The pericoping of Mark 13 varies from interpreter to interpreter. The chiastic structure breaks out by Jesus' warnings to heed, and shifts in the target of his speech:

A
And as he came out of the temple, one of his disciples said to him, "Look, Teacher, what wonderful stones and what wonderful buildings!"

B
And Jesus said to him, "Do you see these great buildings? There will not be left here one stone upon another, that will not be thrown down."

C
And as he sat on the Mount of Olives opposite the temple, Peter and James and John and Andrew asked him privately, "Tell us, when will this be, and what will be the sign when these things are all to be accomplished?"

D
And Jesus began to say to them, "Take heed that no one leads you astray. Many will come in my name, saying, `I am he!' and they will lead many astray. And when you hear of wars and rumors of wars, do not be alarmed; this must take place, but the end is not yet. For nation will rise against nation, and kingdom against kingdom; there will be earthquakes in various places, there will be famines; this is but the beginning of the birth-pangs.

E
"But take heed to yourselves; for they will deliver you up to councils; and you will be beaten in synagogues; and you will stand before governors and kings for my sake, to bear testimony before them. And the gospel must first be preached to all nations. And when they bring you to trial and deliver you up, do not be anxious beforehand what you are to say; but say whatever is given you in that hour, for it is not you who speak, but the Holy Spirit. And brother will deliver up brother to death, and the father his child, and children will rise against parents and have them put to death; and you will be hated by all for my name's sake. But he who endures to the end will be saved. "But when you see the desolating sacrilege set up where it ought not to be (let the reader understand), then let those who are in Judea flee to the mountains; let him who is on the housetop not go down, nor enter his house, to take anything away; and let him who is in the field not turn back to take his mantle. And alas for those who are with child and for those who give suck in those days! Pray that it may not happen in winter. For in those days there will be such tribulation as has not been from the beginning of the creation which God created until now, and never will be. And if the Lord had not shortened the days, no human being would be saved; but for the sake of the elect, whom he chose, he shortened the days. And then if any one says to you, `Look, here is the Christ!' or `Look, there he is!' do not believe it. False Christs and false prophets will arise and show signs and wonders, to lead astray, if possible, the elect.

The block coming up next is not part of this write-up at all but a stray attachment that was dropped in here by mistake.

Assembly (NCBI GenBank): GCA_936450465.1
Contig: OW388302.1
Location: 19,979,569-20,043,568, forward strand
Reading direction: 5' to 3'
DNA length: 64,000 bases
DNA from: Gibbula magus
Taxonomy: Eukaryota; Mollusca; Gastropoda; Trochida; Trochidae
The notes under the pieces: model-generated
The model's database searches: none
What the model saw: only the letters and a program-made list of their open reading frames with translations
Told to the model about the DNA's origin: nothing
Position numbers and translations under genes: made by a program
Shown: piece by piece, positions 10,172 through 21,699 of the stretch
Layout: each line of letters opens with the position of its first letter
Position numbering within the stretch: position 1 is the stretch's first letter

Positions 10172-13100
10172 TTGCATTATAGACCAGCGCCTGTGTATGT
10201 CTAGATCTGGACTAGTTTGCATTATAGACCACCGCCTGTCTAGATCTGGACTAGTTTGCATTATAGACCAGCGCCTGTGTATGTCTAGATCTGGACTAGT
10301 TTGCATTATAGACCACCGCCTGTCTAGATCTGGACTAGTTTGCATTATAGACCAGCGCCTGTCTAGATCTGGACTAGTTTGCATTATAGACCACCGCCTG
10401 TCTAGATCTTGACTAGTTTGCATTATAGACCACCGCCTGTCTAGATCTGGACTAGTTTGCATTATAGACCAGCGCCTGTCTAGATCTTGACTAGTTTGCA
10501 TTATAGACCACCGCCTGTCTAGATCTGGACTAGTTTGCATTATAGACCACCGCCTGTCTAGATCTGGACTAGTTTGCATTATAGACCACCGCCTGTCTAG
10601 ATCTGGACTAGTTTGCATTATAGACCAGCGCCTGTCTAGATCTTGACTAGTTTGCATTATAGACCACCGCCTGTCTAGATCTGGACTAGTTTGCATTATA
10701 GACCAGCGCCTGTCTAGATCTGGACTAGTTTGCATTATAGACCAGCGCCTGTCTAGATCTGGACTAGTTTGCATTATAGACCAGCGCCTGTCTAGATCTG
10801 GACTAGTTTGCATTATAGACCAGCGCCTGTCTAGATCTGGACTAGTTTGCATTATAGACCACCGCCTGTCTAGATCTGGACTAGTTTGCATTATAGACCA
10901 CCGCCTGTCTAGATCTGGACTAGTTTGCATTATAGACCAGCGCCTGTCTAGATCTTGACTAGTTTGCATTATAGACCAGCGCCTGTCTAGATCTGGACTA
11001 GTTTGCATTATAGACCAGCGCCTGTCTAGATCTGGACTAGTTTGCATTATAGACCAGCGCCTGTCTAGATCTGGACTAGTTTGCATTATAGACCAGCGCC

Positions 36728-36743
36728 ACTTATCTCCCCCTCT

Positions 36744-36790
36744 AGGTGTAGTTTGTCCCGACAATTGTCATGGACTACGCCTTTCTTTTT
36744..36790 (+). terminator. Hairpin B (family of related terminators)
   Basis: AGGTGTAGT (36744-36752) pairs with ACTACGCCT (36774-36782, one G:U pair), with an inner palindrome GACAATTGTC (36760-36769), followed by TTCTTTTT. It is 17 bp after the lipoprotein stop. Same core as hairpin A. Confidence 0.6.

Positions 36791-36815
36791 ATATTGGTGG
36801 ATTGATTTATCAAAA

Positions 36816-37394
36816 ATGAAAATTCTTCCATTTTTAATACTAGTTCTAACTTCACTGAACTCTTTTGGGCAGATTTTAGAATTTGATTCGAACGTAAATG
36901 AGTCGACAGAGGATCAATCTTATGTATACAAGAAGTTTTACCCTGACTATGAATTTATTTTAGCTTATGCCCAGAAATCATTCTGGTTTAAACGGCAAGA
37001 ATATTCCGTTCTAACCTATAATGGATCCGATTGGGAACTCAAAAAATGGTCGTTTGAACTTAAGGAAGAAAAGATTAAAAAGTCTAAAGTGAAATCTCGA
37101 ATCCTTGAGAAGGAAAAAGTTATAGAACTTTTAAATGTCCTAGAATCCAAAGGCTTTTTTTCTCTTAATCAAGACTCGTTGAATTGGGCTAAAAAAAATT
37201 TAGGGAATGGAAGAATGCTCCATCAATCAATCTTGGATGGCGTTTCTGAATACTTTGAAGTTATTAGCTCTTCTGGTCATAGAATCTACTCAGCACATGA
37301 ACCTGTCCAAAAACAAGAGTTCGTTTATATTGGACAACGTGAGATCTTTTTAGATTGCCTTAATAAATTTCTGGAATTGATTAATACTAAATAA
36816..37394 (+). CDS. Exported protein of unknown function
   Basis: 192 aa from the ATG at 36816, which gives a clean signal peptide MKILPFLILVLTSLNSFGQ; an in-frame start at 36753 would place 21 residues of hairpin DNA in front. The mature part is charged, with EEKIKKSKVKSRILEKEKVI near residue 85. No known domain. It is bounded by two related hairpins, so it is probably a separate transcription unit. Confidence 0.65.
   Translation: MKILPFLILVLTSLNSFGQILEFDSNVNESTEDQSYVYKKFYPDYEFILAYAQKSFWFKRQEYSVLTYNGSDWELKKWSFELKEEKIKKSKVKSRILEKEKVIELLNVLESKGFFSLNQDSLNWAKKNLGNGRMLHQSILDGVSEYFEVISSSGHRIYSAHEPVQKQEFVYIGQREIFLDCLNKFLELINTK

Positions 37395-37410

E
But take heed; I have told you all things beforehand. "But in those days, after that tribulation, the sun will be darkened, and the moon will not give its light, and the stars will be falling from heaven, and the powers in the heavens will be shaken. And then they will see the Son of man coming in clouds with great power and glory. And then he will send out the angels, and gather his elect from the four winds, from the ends of the earth to the ends of heaven. "From the fig tree learn its lesson: as soon as its branch becomes tender and puts forth its leaves, you know that summer is near. So also, when you see these things taking place, you know that he is near, at the very gates.

D
Truly, I say to you, this generation will not pass away before all these things take place. Heaven and earth will pass away, but my words will not pass away. "But of that day or that hour no one knows, not even the angels in heaven, nor the Son, but only the Father.

C
Take heed, watch; for you do not know when the time will come. It is like a man going on a journey, when he leaves home and puts his servants in charge, each with his work, and commands the doorkeeper to be on the watch. Watch therefore -- for you do not know when the master of the house will come, in the evening, or at midnight, or at cockcrow, or in the morning -- lest he come suddenly and find you asleep.

B
And what I say to you I say to all: Watch."

A
It was now two days before the Passover and the feast of Unleavened Bread. And the chief priests and the scribes were seeking how to arrest him by stealth, and kill him;